March 31, 2020
There is a famous episode of Seinfeld in which the character George is insulted in a business meeting and only thinks of a perfect retort while driving away from the office. This being George, he decides that he doesn’t want to waste his ‘killer line’ so engineers a second meeting so he can use it with the person who had insulted him, only for it to blow up in his face yet again. It’s an example of what the French refer to as l’esprit de l’escalier and the Germans as Treppenwitz, in both languages the wit you develop on a staircase.
It describes the phenomenon we all experience of having our best ideas when we stop trying to have them. When our mind wanders, and especially when the body is wandering too, it is free to have its own moments of insight and inspiration. And, contrary to the idea that structured collaboration leads to good ideas, when we are alone.
Unsurprisingly, there are good reasons why this happens. In his book The Eureka Factor: Aha Moments, Creative Insight, and the Brain, Professor John Kounios argues that our brains have essentially two ways of solving problems. One is analytical in which we use a rigid methodology to arrive at a solution. It is based on the frontal lobe of our brains that is responsible for attention, organising information and focus. The other is one where we experience a eureka moment in which an idea seems to pop out of nowhere.
Contrary to the idea that structured collaboration leads to good ideas, they are more likely to come when we are alone
His own insights into these phenomena are based on his research into what happens to the brain when it has ideas or solves problems. Using neuroimaging technology, he and his fellow researchers invited a number of research subjects to solve puzzles. What they found was that shortly before a burst of activity in the right temporal lobe of the brain indicating a moment of inspiration, the brain would shut down its own visual cortex which processes sight and perception.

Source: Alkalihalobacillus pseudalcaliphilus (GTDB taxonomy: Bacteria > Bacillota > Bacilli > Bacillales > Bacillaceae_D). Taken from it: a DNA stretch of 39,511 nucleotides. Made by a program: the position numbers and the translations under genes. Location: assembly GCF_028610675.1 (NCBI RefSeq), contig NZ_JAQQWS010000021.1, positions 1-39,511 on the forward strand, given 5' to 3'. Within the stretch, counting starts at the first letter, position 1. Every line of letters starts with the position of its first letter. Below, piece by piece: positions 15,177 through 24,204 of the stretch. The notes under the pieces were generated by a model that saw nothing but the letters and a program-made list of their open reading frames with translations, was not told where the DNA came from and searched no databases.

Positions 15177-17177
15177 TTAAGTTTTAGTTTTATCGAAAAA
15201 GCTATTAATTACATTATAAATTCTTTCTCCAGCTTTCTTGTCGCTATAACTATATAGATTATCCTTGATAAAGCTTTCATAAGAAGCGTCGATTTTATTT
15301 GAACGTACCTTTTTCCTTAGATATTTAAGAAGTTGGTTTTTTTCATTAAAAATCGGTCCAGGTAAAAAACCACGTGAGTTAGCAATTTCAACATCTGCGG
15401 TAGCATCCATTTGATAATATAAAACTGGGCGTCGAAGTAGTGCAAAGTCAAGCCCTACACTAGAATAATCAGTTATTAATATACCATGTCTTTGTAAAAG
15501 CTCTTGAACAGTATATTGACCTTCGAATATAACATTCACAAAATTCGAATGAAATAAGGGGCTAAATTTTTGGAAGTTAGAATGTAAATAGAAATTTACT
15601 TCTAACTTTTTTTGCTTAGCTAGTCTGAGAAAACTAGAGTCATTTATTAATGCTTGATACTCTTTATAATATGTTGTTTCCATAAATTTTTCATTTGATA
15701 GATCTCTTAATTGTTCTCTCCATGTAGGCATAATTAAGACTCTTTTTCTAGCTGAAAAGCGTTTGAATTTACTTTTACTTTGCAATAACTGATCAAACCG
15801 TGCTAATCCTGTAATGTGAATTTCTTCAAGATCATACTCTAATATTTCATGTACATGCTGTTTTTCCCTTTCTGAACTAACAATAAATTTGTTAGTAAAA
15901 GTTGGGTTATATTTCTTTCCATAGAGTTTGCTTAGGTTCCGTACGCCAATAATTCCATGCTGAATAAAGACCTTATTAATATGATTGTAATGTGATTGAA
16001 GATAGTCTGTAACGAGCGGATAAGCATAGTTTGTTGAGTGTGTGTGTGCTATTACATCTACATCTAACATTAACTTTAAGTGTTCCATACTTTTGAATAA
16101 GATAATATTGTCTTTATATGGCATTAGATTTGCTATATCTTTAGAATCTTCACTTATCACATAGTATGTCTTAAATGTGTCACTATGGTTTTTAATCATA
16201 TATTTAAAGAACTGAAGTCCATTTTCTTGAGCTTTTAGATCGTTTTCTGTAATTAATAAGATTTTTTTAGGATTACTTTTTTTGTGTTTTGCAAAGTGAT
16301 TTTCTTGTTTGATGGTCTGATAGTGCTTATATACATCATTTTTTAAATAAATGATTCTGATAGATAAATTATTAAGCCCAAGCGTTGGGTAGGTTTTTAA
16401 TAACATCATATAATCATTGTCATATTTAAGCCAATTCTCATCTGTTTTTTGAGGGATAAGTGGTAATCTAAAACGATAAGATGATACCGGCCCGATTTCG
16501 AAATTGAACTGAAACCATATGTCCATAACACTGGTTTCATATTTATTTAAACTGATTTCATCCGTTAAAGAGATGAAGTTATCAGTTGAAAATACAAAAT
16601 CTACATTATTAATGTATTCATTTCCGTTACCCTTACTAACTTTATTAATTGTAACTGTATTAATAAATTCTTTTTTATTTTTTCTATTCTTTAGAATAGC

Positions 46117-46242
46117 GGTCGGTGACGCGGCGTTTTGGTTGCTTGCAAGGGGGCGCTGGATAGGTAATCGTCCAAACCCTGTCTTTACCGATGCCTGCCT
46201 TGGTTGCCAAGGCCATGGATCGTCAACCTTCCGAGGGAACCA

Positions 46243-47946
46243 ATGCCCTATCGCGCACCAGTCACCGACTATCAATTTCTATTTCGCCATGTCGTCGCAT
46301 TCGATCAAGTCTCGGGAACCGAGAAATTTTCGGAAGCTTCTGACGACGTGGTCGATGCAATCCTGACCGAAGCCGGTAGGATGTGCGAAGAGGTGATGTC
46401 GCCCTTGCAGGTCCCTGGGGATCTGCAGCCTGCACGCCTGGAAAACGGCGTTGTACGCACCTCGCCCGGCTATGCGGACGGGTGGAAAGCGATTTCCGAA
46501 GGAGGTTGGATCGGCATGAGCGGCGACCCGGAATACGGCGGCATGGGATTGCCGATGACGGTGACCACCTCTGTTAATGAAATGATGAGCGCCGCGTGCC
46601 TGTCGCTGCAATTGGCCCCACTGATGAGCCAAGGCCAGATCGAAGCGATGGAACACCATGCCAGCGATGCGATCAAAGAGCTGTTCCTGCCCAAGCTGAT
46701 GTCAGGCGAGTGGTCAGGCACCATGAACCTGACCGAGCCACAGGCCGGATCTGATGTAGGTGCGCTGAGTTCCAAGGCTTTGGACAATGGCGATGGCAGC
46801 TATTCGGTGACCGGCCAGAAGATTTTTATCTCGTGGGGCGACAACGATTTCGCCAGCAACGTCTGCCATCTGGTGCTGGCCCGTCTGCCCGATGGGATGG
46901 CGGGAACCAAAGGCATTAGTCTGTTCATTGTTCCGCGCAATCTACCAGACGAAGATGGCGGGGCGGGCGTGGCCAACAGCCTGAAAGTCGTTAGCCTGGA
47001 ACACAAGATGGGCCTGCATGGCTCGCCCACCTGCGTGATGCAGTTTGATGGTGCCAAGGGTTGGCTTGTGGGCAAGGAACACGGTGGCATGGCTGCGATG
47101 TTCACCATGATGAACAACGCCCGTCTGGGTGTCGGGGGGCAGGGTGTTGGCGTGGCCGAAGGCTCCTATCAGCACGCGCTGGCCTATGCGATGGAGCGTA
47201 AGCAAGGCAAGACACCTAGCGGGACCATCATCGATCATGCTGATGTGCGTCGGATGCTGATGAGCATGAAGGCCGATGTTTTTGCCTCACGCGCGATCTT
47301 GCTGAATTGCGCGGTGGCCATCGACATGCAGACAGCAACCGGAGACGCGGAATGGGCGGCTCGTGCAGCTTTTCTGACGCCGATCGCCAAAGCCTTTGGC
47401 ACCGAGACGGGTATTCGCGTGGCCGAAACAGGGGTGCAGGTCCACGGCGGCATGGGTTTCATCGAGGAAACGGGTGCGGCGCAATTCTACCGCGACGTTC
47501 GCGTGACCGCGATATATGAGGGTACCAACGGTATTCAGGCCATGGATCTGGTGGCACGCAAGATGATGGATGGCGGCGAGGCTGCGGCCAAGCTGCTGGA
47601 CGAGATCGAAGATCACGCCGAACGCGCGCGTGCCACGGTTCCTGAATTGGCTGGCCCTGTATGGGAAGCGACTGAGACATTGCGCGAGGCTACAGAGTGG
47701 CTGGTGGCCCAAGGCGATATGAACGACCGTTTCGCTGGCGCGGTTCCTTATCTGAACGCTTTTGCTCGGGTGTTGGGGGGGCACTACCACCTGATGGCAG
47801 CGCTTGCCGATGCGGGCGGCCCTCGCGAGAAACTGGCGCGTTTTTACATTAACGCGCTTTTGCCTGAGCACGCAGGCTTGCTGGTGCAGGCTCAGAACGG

Kounios and his fellow researchers compare it to the way we might close our eyes or look away immediately before a eureka moment. For a moment we become unaware of our surroundings while the idea flares into being. The brief change in function in the brain allows it to focus inwards and use the subconscious to make links between information it has stored and then present it to our conscious mind.
By contrast, when thinking methodically about a problem, the brain uses the frontal lobe to focus attention outwards to acquire as much information as it possibly can.
The process of having creative epiphanies is best served when we are not in a methodical frame of mind and ideally when we are not processing information in a formal way. That is why a walk in the park, a change of activity or setting or doing something routine like taking a shower are conducive to those aha moments. Sitting at our workstation in an office may be a great way of completing many tasks, but it is not necessarily suited to the creative spark.
Stepping away from a problem gives the brain a chance to place less emphasis on its frontal lobe and allows the subconscious to intervene
Merely being in the outdoors or being able to perceive the natural world from our place in the office building can release endorphins and increase our feelings of wellbeing, putting the brain into the right frame of mind for an aha moment. Stepping away from a problem also gives the brain a chance to place less emphasis on its frontal lobe and allows the subconscious to intervene.
A study published in the Journal Psychological Science called Inspired by Distraction: Mind Wandering Facilitates Creative Incubation found that when we create the conditions in which our minds can wander, the brain makes connections between pieces of information unconsciously, massively increasing our ability to have revelatory insights and ideas.
We can achieve this by doing simple things like exercising outdoors, going for a walk or simply relaxing. We can achieve this by changing our behaviours but also by changing our surroundings. An office that encourages people to move and be aware of the natural world is not just good for physical and psychological wellbeing, it allows us to work in different ways that are best suited to the ways our brains function.
That includes moments of doing nothing in particular or sitting back or closing our eyes or simply walking up some stairs to tap the potential for creativity we all have hidden within.
Mark is the publisher of Workplace Insight and IN Magazine. He has worked in the office design and management sector for over twenty five years as a journalist, marketing professional, editor and consultant.
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